Saturday, August 24, 2019

Planning in a Consolidating Banking Industry – Revisited

Posted by Joel March 19, 2019 6:25pm

Photo Credit: Michael D Brown

By Joel S. Dunn, CAMS, CICA, Director

In August 2015, a colleague of mine wrote an article titled “Planning in a Consolidating Banking Industry.” Now that it is 2019, I took a look at the article to determine whether his predictions, as shown below, are accurate and if there is a decline in banking organizations.

“On December 31, 1999, there were 8,356 banking organizations active in the United States (see chart below). Banking organizations consist of independent banks and thrifts, one-bank holding companies and multibank holding companies. On March 31, 2015, there were 5,977 banking organizations, a decrease of 2,379 or 28.5% from (the beginning of) 2000…How many banking organizations will there be in the next five years, or even next 10 years? I have discussed this with many industry experts who predict that there will be as little as 3,000 organizations by 2025. Just looking at the recent trend, there will be fewer than 5,000 institutions before 2020.”

Number of FDIC-Insured Banking Organizations 

Report Date Thrifts and Independent Banks One-Bank Holding Companies Multi-Bank Holding Companies Total
December 31, 1999 3,253 4,372 731 8,356
December 31, 2000 3,153 4,400 696 8,249
December 31, 2001 3,005 4,449 652 8,106
December 31, 2002 2,857 4,507 604 7,968
December 31, 2003 2,717 4,552 576 7,846
December 31, 2004 2,584 4,568 555 7,707
December 31, 2005 2,520 4,598 524 7,642
December 31, 2006 2,442 4,568 518 7,528
December 31, 2007 2,354 4,548 509 7,411
December 31, 2008 2,286 4,523 476 7,285
December 31, 2009 2,176 4,520 427 7,123
December 31, 2010 2,096 4,420 400 6,916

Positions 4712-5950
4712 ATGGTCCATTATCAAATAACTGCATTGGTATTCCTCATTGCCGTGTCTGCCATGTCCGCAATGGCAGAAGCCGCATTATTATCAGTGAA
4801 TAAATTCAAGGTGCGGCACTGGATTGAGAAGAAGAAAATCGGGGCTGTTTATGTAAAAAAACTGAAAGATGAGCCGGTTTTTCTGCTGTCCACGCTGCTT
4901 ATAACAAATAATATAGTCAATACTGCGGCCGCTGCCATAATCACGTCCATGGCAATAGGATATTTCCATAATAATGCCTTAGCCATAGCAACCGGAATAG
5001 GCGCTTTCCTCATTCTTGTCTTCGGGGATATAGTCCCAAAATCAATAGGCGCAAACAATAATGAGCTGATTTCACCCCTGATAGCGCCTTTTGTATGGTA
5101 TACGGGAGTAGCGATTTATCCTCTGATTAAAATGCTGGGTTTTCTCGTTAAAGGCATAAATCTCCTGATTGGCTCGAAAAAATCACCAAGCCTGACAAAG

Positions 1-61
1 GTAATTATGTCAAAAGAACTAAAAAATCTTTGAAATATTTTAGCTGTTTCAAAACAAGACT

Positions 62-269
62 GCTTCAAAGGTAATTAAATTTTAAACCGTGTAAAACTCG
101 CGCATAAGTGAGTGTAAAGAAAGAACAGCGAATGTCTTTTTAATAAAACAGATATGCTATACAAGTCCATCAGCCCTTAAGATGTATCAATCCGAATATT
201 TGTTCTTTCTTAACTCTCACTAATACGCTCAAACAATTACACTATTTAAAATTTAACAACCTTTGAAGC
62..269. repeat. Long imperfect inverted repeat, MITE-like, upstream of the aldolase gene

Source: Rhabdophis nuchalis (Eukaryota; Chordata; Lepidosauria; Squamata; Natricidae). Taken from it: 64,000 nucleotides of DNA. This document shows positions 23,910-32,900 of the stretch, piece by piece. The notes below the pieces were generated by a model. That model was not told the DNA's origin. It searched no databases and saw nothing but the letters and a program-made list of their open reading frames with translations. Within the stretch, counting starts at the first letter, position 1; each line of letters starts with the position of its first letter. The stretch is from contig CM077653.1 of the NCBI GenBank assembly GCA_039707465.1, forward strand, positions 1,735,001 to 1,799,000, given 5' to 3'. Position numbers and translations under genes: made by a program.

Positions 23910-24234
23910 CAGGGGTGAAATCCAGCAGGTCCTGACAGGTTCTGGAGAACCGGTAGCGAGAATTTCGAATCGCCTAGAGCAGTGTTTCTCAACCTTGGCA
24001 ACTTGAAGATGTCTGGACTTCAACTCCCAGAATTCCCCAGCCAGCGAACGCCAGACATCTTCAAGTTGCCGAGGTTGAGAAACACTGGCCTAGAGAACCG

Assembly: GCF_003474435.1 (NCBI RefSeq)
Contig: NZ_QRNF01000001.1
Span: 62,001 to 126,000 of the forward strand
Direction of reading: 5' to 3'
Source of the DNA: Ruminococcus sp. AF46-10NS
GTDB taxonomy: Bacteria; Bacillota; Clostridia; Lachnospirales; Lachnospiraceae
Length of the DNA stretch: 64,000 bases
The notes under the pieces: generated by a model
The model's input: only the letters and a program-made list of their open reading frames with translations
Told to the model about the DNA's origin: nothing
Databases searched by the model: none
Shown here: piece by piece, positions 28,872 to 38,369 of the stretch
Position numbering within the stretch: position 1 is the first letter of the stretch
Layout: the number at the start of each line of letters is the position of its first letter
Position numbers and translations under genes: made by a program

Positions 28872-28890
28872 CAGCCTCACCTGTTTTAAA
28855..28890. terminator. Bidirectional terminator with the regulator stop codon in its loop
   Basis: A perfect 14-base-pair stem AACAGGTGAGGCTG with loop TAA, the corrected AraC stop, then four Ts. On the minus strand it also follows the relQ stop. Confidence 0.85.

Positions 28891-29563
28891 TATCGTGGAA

December 31, 2011 1,999 4,363 359 6,721
December 31, 2012 1,882 4,278 342 6,502
December 31, 2013 1,779 4,211 312 6,302
December 31, 2014 1,655 4,115 284 6,054
March 31, 2015 1,624 4,074 279 5,977
December 31, 2015 1,514 3,986 267 5,767
December 31, 2016 1,385 3,894 242 5,521
December 31, 2017 1,284 3,795 226 5,305
September 30, 2018 1,217 3,696 218 5,131
Source: FDIC [www.fdic.gov]

Using the most recent data from the FDIC, as of September 30, 2018, there are 5,131 institutions in the United States. If this trend continues, my colleague’s prediction will be on target. Here are a few reasons why this disturbing trend may continue:

  • During the past 10+ years, financial institutions have been faced with increasing regulatory scrutiny, which has brought additional challenges and complexities.
  • There are increased compliance costs (in New York State as an example) with the implementation of Parts 500 and 504, which apply to all banks, trust companies, private bankers, savings banks, loan associations, branches and agencies of foreign banking corporations, check cashers, and money transmitters.
    • Under Part 500, financial institutions are now required to have a Chief Information Security Officer (CISO). They are required to perform penetration testing on an annual basis and vulnerability assessments on a bi-annual basis.